MEMPHIS and JACKSON, Tenn. — Southwest Tennessee Community College student Katie Szczepanski planned to attend the Middle Tennessee State University True Blue Tour recruiting event Wednesday, Nov. 6, in Cordova, Tennessee. Longtime state educator Connie Smith did not plan to be there.
In Memphis for business as regional director for AdvancED/Cognia, Smith was invited by MTSU President Sidney A. McPhee to the student reception at Esplande Memphis as the university recruits prospective high school and transfer students for 2020 and beyond. During the program, he asked her to speak.
“I have watched Sidney McPhee for 15 years,” she said. “I put my money on his vision.”
Admitting to have been considered a minority (white, from Appalachia and female originally from Toad Suck, Arkansas) while at Columbia University, Smith, a former special education teacher, said she personally committed a $26,000 scholarship for a prospective special ed teacher earlier this fall. Looking into the audience — and saying “I’m all about special education teachers” — she asked if anyone wanted to be a special education teacher.
Szczepanski raised her hand. She didn’t know what Smith was about to do. “I’m going to give you a $4,000 scholarship,” said Smith, who wasn’t sure of an amount until saying it. Later, Smith said “this is a God thing that I’m here. I hadn’t planned to come, but Dr. McPhee invited me.”
Szczepanski is part of triplets. Her step-mother, Kelly Szczepanski, is a special ed teacher. An aunt also teaches special ed. And Katie Szczepanski, who attends Southwest Tennessee’s Macon Cove campus, has wanted to pursue this field since being a ninth-grader.
“This means a lot to me,” she said about the unexpected award. “I’ve always wanted to do special education. “This will help my dreams come true.” She attended the tour event with her mother, Laura Morris.
Lana Seivers, dean of the MTSU College of Education, said there is “such a short supply nationwide and certainly in Tennessee” for special education teachers.
“Tennessee has determined it’s one of the high-demand areas, particularly in the STEM (science, technology, engineering and math) areas of math and science,” Seivers said, adding that “it’s in her (Szczepanski) DNA. I’m so excited Dr. Smith was willing to award these funds and put her closer to coming here. She will be with us in fall 2021.”
At both Memphis, Jackson and all 14 tour events, McPhee and Linda Olsen, director of undergraduate recruitment, drove home the Dec. 1 guaranteed scholarship deadline because it falls on the Thanksgiving holiday weekend.
Memphis and Jackson were the final two stops on the 14-city tour for 2019. To view photos, visit https://www.facebook.com/mtsublueraiders.
• McPhee called out the name “Kendall Morgan,” which made the shy Germantown High School senior emotional, as she was receiving a $10,000 scholarship. “I’m still in shock,” she said before leaving. “It means a lot. I didn’t think it was real.” Her mother, Sanitra Morgan, said, “It’s a blessing.” Marcus Bramlett, Kendall’s father and Sanitra’s husband, died in 2013. Classmate Trinade Patrick, 17, later congratulated her good friend as they discussed being MTSU roommates next fall.
• Edith Clark Moore (Class of 1968 in journalism) committed a $1,000 scholarship and mentoring opportunity that went to junior Courtney Shivers, 16, who wants to be a neurologist.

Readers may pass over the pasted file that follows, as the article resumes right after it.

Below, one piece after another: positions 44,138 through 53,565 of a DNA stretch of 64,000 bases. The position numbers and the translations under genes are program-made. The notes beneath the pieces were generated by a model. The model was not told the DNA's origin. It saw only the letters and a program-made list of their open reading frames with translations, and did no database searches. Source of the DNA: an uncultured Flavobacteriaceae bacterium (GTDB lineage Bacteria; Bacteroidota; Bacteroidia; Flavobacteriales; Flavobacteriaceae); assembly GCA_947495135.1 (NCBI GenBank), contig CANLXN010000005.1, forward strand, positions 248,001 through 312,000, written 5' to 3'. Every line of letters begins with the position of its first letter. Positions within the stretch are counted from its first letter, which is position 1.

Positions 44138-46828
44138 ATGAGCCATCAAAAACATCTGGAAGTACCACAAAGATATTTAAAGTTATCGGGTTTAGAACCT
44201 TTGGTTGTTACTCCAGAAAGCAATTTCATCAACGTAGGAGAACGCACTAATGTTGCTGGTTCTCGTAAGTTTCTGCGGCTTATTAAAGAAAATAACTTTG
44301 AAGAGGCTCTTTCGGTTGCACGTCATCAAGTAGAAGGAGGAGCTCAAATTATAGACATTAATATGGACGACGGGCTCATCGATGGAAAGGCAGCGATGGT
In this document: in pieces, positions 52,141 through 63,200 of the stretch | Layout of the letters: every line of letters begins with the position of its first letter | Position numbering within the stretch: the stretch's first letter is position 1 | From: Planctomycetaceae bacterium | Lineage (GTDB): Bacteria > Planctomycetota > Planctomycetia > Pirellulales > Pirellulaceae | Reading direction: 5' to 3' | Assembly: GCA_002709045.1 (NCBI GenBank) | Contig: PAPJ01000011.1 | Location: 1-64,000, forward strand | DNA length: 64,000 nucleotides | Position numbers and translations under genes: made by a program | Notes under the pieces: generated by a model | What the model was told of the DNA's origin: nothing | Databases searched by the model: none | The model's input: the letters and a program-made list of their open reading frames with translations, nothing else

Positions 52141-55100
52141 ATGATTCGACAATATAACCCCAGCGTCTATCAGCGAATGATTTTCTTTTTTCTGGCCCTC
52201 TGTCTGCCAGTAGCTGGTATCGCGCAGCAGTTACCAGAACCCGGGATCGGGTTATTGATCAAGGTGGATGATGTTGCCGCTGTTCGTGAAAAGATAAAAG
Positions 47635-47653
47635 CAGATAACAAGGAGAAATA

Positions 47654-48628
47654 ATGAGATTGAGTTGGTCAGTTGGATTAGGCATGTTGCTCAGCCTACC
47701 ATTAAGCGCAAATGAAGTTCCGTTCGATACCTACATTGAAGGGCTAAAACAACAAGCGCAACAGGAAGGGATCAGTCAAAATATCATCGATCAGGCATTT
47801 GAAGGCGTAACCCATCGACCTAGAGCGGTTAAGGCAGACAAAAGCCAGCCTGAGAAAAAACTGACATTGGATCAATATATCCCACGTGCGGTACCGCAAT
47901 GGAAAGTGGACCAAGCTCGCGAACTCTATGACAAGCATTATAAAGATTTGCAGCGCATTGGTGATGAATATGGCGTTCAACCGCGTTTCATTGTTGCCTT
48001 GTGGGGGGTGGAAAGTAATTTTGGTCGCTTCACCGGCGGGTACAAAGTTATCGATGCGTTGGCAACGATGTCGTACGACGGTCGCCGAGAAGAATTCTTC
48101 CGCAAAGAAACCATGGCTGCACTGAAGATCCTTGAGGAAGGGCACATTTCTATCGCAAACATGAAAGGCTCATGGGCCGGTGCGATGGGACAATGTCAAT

• Memphis Overton High School AdviseTN college adviser Patricia Henderson, who has been in education 26 years, “continues to push MTSU so hard.” Her efforts sent 24 students to MTSU in 2018-19 and already has 20 students committed for this year (15 planned to attend the event in Cordova). “I’m a ‘True Blue’ believer is the best way to put it.” McPhee gave her a $3,000 scholarship, which she planned to divide three ways. MTSU admissions counselor Megan Berry is a former student.
• Lynda Williams, MTSU criminal justice professor in the College of Behavioral and Health Sciences and a retired U.S. Secret Service agent (former national recruiter), made quite an impression on the large Memphis audience. She replied “eight” when McPhee asked her how many presidents she had protected. “Now she’s protecting the MTSU campus,” he added.
• Briley Spencer, 17, a North Side High School senior, said things became “pretty exciting” after McPhee announced she was one of three $6,000 scholarship recipients in the event at the Jackson Country Club. “I didn’t think I was going to get it. This will help me a lot and take the financial stress off my parents (Gwendolyn Spencer and Patrick Gause) and less for them to worry about,” added Briley Spencer, who plans to study athletic training or physical therapy. Dyersburg State sophomore Shelby West, who has an interest in animal science, and Miller Boyd, 18, of Jackson, a Sacred Heart senior interested in film production, were the other major scholarship recipients.
• Austin Vest, 17, a junior at Chester County High School in Henderson, Tennessee, wants to pursue science and follow sister Aubrey Vest, 18, to MTSU, where she is a sophomore aerospace major. At McPhee’s invitation, their mom, Julie Vest, shared about the family’s success story with MTSU.
• WNBJ-TV (NBC) reporter Imani Williams, a Jackson native, and Jackson Chamber COO/general counsel Ryan K. Porter were among the alumni attending the event.
On deck for MTSU Admissions
MTSU holds daily campus and some special Saturday tours. The next True Blue Previews will be Saturday, Feb. 22, and Saturday, March 21. The Honors College Presidents’ Day Open House will be Monday, Feb. 17. To register for events, visit www.mtsu.edu/rsvp.
— Randy Weiler (Randy.Weiler@mtsu.edu)